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Have you ever spent weeks writing a book, only to realize you’re still on chapter four? I know I have! And sure, the first four chapters had sentences that shined and little to no grammatical errors. But the story wasn’t going anywhere. Plus, who knew if my opening was even going to stay the same? I could’ve wasted hours perfecting a scene that wasn’t even going to make it into the final product.
So I decided on a new tactic:
Write my first draft as quickly as possible.
Sure, this requires more revising after the draft is done, but it also avoids wasting time on something you’re going to cut anyway.
Here are my top tips for writing a fast first draft:
Get to know your characters before you start.
Don’t spend hours upon hours on characters, but do take some time to get to know the basics–especially for your main character. This will help you create her voice and know what choices she’d make throughout the book. I wrote a guest post for the LDS Beta Readers blog a couple months ago called “Get to Know Your Characters in 4 Steps” with some tips on how to develop your characters before you start writing.
Plot your story.
I know not everyone is a plotter, but even pantsers can benefit from a loose plotting session. Look at Save The Cat (or whatever plot structure you prefer) and jot down what you think might happen on each beat. It can change later! But it helps going into a manuscript with an idea of what might happen at the end.
Accept that it will be crap.
Yeah, let that sink in for a minute. If you’re writing a fast first draft, it’s going to be crap. And that’s okay. That’s what revisions are for! The point of a first draft is to get words on the page and finish the story. The point is NOT to write a brilliantly beautiful manuscript. So get that idea out of your head and move on.Every first draft is perfect, because all a first draft has to do is exist. ~Jane Smiley http://wp.me/p8HibM-aG Click To Tweet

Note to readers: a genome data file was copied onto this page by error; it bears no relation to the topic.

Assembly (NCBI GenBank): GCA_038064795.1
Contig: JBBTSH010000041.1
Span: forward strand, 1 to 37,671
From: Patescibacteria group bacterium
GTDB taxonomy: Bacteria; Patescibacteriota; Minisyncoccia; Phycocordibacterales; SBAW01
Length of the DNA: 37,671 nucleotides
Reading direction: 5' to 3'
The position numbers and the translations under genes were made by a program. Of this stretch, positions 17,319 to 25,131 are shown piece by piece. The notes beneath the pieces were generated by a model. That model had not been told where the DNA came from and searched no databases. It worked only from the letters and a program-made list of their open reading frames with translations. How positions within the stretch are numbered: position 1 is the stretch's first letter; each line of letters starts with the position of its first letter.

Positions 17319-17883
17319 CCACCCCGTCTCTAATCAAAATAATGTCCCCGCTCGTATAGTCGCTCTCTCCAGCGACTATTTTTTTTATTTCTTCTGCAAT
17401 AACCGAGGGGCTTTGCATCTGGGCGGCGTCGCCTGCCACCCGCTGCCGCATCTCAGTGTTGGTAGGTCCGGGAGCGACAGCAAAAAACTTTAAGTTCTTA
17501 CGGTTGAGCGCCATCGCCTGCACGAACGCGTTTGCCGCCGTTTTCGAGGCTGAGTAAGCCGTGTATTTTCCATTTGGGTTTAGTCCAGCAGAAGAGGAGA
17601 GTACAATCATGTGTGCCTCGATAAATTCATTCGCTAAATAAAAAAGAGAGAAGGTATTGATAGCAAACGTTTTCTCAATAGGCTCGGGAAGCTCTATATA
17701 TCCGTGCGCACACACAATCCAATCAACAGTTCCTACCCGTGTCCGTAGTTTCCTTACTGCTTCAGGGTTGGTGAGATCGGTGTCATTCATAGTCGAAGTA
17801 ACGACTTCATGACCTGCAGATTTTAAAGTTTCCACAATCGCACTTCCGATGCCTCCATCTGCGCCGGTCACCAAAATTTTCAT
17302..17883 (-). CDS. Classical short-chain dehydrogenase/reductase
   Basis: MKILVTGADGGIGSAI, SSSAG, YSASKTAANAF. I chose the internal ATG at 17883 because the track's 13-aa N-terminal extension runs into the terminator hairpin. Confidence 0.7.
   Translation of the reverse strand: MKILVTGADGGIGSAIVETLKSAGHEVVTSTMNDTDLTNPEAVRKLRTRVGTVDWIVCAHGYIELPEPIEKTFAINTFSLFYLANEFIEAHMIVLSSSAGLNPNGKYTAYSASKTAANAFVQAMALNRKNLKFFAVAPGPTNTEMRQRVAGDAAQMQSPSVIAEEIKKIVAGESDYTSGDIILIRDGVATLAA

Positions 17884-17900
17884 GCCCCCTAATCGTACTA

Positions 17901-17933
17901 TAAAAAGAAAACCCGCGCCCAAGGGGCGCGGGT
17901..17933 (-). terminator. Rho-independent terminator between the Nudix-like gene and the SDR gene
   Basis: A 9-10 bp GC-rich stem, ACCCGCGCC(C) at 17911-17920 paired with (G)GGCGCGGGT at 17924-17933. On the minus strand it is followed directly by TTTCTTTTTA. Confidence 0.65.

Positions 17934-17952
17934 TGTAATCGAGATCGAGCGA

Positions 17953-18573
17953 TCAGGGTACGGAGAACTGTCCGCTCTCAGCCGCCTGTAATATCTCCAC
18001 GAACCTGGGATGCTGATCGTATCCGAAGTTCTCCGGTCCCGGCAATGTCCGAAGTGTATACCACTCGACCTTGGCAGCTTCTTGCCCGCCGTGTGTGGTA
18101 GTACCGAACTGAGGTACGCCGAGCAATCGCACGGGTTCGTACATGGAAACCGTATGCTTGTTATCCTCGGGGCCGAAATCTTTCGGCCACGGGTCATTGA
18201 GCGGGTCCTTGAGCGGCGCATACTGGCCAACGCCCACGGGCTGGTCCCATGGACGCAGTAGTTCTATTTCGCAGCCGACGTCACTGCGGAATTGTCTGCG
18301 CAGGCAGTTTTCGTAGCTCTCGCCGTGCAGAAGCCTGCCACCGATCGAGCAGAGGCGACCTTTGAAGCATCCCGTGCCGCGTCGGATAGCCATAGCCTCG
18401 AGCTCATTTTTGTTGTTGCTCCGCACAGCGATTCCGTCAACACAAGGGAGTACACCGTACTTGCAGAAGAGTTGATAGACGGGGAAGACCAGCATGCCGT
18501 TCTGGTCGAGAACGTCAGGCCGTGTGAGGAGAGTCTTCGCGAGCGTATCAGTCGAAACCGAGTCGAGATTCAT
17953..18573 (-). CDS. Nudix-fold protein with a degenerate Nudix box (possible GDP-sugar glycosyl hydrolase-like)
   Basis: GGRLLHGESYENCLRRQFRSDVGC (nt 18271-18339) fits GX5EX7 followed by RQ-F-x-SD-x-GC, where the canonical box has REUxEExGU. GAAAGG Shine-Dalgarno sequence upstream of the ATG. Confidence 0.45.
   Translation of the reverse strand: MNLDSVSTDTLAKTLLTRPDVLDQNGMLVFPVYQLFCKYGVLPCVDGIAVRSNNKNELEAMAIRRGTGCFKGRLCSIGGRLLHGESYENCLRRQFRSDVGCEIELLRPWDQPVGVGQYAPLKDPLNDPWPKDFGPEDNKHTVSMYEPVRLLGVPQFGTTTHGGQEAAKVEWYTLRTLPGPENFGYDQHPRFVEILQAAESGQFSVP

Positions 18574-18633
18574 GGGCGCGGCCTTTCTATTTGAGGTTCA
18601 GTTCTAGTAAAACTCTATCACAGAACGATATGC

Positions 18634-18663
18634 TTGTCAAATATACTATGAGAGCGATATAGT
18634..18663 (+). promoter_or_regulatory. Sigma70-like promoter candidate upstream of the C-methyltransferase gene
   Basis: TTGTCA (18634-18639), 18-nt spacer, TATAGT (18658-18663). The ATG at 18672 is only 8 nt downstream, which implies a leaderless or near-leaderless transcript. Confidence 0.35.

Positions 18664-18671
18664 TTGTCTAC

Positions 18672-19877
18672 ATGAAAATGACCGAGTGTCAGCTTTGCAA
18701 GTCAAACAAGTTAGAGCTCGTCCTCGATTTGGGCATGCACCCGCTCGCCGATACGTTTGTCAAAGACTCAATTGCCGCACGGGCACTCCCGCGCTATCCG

Don’t re-read your words.
You’re not allowed to re-read what you wrote during the drafting process at all. Why? Because, like I said above, it’s going to be crap. And if you read said crap, you’re going to want to fix it. But that will only slow down your momentum. So don’t read what you’ve written until you have a complete first draft. (Exception: you can read the last sentence you wrote, two TOPS, at the start of a new writing session–just to remind yourself of where you left off.)
Jot down notes at the start of each writing session.
When you first sit down to write, take a couple minutes to brainstorm what you’re going to write that day. This should be handwritten (I have notebook for each novel, mostly for this purpose). It doesn’t need to be long or detailed, just a brief idea of what you think will happen in the next scene or two. I took this idea from 2k to 10k by Rachel Aaron and my writing speed doubled, just by doing this one thing! Also, I highly recommend that book.
If you need to look something up, make a note and move on. If you stop to do research, it’ll slow you down, you’ll probably get lost in the Internet vortex, and you’ll take much longer to complete your first draft. Make-up the information you need (or skip it entirely) and make a note to research once you’ve finished the first draft.
Don’t spend too much time on any one sentence.
Is there a word you want to use, but you can’t think of it right now? Don’t waste your time trying to figure it out, just make a note and move on. Do you want a really good simile in this scene, but you can’t think of what to compare? Leave a note and move on. Can’t think of the perfect word to describe the school bully’s nose? Mark it and keep writing. Don’t waste your precious writing time trying to think of the perfect word or phrase. You’ll have time for that later. For now, just WRITE.
With these tips, you should be able to get a draft done in a month or so. Seriously. Then you’ll have plenty of time to fix up your work and make it shine.
How long does it usually take you to write a first draft?